Chinese Companies Had Strong Showing at CES
At the annual Consumer Electronics Show (CES) in Las Vegas, where tech companies from all over the world gathered last week to show off, 1,551 exhibitors (out of 4,500) were from China, almost double the number of Chinese exhibitors in 2014.
According to a chart by Quartz, at least 482 companies hailed from Shenzhen.
Baidu demonstrated the latest iteration of its Apollo self-driving platform, capable of autonomous driving even at night. It also announced it would open a $200 million transport-centric fund with Asia Mobility Industries to spread Apollo across Southeast Asia.
Huawei-AT&T Deal Killed by Political Pressure
AT&T walked away from a deal to sell Huawei’s smartphones to US customers just before the partnership was set to be unveiled at last week’s CES.
“It’s a big loss for us, and also for carriers, but the bigger loss is for consumers, because consumers don’t have the best choice,” said Richard Yu, chief executive of Huawei’s consumer business group, during his keynote speech at CES.
In the US, where the vast majority of consumers buy handsets through carriers, it would be almost impossible for a phone maker to become a major player without working with at least one.
Last month, a group of lawmakers wrote a letter to the Federal Communications Commission expressing concerns about a potential deal between Huawei and an unnamed American telecommunications company. It cited longstanding concerns among some lawmakers about “Huawei’s ties to the Chinese government.”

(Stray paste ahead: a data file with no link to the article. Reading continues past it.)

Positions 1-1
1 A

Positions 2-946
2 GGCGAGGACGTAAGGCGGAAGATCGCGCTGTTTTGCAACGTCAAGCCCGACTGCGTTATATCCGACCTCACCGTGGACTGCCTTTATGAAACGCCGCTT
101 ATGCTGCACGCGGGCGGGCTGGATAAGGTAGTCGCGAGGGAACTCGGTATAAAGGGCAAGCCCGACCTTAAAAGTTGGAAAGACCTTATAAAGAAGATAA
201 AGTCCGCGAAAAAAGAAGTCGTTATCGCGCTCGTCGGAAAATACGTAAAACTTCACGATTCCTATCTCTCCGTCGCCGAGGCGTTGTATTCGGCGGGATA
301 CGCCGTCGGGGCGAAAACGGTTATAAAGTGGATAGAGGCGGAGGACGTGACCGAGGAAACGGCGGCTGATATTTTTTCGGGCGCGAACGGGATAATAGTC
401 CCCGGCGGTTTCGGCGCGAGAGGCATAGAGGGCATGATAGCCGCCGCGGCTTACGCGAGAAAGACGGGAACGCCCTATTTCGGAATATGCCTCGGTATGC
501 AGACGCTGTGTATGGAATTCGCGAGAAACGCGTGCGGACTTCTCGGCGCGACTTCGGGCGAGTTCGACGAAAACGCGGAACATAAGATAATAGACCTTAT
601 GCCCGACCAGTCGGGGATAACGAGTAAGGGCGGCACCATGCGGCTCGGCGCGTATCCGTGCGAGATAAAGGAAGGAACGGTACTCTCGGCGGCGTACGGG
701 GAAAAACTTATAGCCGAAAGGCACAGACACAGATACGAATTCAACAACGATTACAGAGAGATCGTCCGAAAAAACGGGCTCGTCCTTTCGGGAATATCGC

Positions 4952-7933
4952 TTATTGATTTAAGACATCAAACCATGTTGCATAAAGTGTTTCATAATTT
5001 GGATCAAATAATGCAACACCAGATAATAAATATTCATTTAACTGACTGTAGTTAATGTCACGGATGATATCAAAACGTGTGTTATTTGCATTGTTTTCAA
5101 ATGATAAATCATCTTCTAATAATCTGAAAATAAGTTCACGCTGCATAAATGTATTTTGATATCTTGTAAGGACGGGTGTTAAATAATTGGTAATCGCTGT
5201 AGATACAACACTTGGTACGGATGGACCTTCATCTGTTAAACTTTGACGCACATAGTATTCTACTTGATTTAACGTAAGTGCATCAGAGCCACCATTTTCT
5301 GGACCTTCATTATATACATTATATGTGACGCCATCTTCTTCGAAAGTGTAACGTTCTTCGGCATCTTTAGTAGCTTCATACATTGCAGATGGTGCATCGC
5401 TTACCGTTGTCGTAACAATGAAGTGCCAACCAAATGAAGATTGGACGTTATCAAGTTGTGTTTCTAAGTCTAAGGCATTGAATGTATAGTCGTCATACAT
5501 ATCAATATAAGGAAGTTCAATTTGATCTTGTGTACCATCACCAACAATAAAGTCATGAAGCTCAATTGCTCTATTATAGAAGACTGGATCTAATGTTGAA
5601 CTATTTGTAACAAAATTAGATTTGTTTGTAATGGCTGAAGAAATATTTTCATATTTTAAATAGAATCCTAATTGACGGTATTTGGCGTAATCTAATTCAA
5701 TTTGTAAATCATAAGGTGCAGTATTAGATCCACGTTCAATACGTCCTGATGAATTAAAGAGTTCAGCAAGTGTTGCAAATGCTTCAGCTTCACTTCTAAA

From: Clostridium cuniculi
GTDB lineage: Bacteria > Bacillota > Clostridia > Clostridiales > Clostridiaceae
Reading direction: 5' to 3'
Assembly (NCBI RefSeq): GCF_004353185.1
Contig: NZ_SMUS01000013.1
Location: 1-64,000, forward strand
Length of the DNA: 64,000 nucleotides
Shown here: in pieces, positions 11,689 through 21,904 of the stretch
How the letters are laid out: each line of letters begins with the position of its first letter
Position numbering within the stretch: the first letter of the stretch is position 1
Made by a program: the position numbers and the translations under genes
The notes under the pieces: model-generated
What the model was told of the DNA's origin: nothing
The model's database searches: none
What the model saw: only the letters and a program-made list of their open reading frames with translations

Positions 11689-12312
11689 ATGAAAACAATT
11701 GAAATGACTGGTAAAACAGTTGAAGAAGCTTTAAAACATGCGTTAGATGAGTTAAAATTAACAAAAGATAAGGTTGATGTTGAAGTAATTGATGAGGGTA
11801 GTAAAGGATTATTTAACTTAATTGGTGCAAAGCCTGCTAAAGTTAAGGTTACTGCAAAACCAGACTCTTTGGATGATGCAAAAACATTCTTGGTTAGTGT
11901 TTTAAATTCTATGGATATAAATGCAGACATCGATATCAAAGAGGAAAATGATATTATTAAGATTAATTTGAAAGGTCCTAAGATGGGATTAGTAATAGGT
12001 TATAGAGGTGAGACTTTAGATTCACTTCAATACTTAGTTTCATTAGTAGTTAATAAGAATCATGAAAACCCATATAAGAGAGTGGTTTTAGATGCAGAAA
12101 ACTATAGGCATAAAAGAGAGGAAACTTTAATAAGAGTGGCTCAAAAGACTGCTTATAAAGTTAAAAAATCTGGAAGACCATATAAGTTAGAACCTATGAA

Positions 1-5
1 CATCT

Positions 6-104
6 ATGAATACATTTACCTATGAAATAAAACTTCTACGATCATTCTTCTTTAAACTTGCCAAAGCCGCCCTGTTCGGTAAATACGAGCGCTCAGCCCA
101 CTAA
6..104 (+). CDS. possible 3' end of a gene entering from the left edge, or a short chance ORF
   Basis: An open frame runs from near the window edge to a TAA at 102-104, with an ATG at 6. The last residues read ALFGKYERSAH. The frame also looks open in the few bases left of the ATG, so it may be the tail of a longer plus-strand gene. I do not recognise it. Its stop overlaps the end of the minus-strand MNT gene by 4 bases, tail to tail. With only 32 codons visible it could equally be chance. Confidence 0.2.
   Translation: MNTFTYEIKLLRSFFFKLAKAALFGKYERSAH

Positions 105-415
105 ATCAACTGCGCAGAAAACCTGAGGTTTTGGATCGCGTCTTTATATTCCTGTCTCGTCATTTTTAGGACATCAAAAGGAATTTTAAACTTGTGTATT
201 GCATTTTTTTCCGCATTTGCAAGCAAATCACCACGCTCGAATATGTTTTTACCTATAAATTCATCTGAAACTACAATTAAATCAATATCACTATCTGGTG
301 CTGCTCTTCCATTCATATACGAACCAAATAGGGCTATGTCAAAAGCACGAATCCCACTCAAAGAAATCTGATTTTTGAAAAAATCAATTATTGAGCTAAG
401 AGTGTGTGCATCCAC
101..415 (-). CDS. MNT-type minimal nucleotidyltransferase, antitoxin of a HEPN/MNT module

Recently, Alibaba-affiliated Ant Financial’s proposed $1.2 billion acquisition of US money transfer company MoneyGram was blocked by the Committee on Foreign Investment in the US.
These cases illustrate that tech exchanges between US and China are becoming increasingly politicized, and Chinese companies looking to expand into the US may continue to face headwind under the current political climate.
Didi Forays into Bike-sharing
Didi Chuxing, a GGV portfolio company, announced last week that it has launched a partnership with Bluegogo, the bike-sharing startup that went bankrupt last November. Users will be able to use Bluegogo bikes through Didi’s app with no deposit required.
Didi will soon launch a comprehensive bike-sharing platform within its app, which will integrate Ofo, Bluegogo, and other potential bike-sharing partners, as well as Didi’s upcoming own-branded bike-sharing service.
This is an indication that Didi, a major backer of Ofo, no longer sees their partnership as exclusive, and could alter the already complicated dynamic in China’s bike sharing industry.
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